Honor Their Service: Ellsworth airmen support Tyndall AFB as it rebuilds
The United States was built on people fighting for freedom and the freedom of generations to come. We here at NewsCenter1 want to recognize those people and those who advocate for them here at home. This week’s segment of “Honor Their Service,” shows how Ellsworth airmen are helping Tyndall Air Force Base recover after Hurricane Michael.
ELLSWORTH AIR FORCE BASE, S.D. – It’s been over a month since Hurricane Michael made landfall in Florida as the strongest storm to hit the United States since 2004. Now, at a devastated Tyndall Air Force Base, the cleanup process is ongoing.
Being 1,700 miles from a devastated Air Force base doesn’t stop Ellsworth airmen from helping. But even they need support from the people back home.
“We collectively came together and said, ‘You know what? Let’s get something together and get donations we can send over,” said SMSgt. Saul Marquez from the 28th Civil Engineer Squadron at Ellsworth AFB. “You have so many folks there, because you have folks from here, folks from so many different bases.”
They’re working to get the base back to what it used to be – and doing it without access to common necessities.
“We were asked to get insoles in particular because they’re all on their feet all day long,” said MSgt. Sara Sadler the non-commissioned officer in charge of air traffic control training. “And then hygiene items and snacks and easy foods to cook.”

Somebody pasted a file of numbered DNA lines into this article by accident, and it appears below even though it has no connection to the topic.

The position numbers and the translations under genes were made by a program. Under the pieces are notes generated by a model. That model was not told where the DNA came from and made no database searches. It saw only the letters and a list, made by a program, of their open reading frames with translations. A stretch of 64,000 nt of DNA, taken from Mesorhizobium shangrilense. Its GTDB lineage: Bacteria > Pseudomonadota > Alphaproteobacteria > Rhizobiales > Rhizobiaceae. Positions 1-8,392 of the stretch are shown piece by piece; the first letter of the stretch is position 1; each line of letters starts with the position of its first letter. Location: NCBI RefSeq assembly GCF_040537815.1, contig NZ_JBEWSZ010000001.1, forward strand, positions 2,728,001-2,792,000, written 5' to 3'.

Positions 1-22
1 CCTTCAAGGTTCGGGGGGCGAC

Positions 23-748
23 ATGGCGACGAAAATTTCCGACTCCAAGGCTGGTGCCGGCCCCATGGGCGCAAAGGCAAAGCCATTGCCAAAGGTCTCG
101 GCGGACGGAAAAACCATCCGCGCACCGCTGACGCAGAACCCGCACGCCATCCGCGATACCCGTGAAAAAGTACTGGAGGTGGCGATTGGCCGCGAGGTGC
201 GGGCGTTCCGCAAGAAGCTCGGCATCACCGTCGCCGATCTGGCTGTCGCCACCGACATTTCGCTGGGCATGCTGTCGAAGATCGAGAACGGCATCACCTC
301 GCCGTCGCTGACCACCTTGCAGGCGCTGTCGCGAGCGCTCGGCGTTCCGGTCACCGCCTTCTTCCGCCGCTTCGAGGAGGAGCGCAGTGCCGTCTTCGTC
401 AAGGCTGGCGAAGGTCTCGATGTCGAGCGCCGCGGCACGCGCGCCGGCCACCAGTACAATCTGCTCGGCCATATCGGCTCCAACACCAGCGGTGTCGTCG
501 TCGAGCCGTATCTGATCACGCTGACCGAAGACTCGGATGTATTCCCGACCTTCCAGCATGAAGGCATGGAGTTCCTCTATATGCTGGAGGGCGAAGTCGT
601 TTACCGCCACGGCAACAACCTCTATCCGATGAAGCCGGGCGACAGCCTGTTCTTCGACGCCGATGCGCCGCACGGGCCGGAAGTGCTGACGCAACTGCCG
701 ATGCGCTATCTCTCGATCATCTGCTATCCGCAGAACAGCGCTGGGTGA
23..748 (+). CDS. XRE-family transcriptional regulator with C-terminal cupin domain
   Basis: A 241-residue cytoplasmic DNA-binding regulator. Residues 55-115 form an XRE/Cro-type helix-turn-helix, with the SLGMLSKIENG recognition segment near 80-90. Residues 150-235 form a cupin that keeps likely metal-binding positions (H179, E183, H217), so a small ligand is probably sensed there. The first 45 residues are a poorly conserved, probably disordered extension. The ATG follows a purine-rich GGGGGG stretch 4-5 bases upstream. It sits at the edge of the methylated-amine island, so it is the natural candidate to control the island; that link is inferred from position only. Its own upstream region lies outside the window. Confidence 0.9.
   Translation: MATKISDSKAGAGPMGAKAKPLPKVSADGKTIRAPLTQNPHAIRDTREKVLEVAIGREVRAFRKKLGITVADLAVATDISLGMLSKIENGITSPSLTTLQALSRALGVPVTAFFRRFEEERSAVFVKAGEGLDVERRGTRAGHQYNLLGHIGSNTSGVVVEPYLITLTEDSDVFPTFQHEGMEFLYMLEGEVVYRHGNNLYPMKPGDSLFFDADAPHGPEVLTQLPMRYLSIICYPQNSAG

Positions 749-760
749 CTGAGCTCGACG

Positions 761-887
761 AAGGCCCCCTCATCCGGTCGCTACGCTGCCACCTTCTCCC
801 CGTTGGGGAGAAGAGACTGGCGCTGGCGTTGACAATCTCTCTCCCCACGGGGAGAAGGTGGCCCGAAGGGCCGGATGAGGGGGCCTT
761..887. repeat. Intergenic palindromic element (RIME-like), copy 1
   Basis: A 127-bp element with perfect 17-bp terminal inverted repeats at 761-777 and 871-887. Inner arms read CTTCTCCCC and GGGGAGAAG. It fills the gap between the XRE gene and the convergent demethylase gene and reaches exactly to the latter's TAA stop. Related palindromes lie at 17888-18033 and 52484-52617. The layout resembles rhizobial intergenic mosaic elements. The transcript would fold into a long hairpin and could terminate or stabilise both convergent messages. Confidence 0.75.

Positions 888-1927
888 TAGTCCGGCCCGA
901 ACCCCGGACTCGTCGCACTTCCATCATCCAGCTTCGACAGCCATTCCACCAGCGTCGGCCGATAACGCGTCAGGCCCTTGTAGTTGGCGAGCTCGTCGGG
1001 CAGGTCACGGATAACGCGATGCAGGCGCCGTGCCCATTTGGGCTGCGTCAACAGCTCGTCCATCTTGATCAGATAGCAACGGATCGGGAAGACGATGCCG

For weeks, collection points around Ellsworth have been visited by people willing to give to those affected. They’re people they may never meet, but they still offer to help from afar.
“It’s not just how many people. It’s how many people from so many different avenues, you know, so many different squadrons on base, so many different groups on base. You know, folks who nobody – who don’t know anybody who was there. You know, just donating for this,” said Marquez.
In total, 279 pounds of goods were packed up Tuesday and shipped Wednesday – all ready to go down to the coast.
“This is just a way for us to take care of our airmen that we’ve sent ahead and are sacrificing so much, you know, being away from their families, being away from power, being away from any kind of, you know, regular meals,” said Sadler.
“We set aside our jobs; we set aside all that because we’re all airmen and we’re all brothers and sisters. So that’s just awesome to see,” Marquez said.
The boxes were donated by Runnings, and the cost for shipping was donated by the Air Force Sergeants Association, local chapter.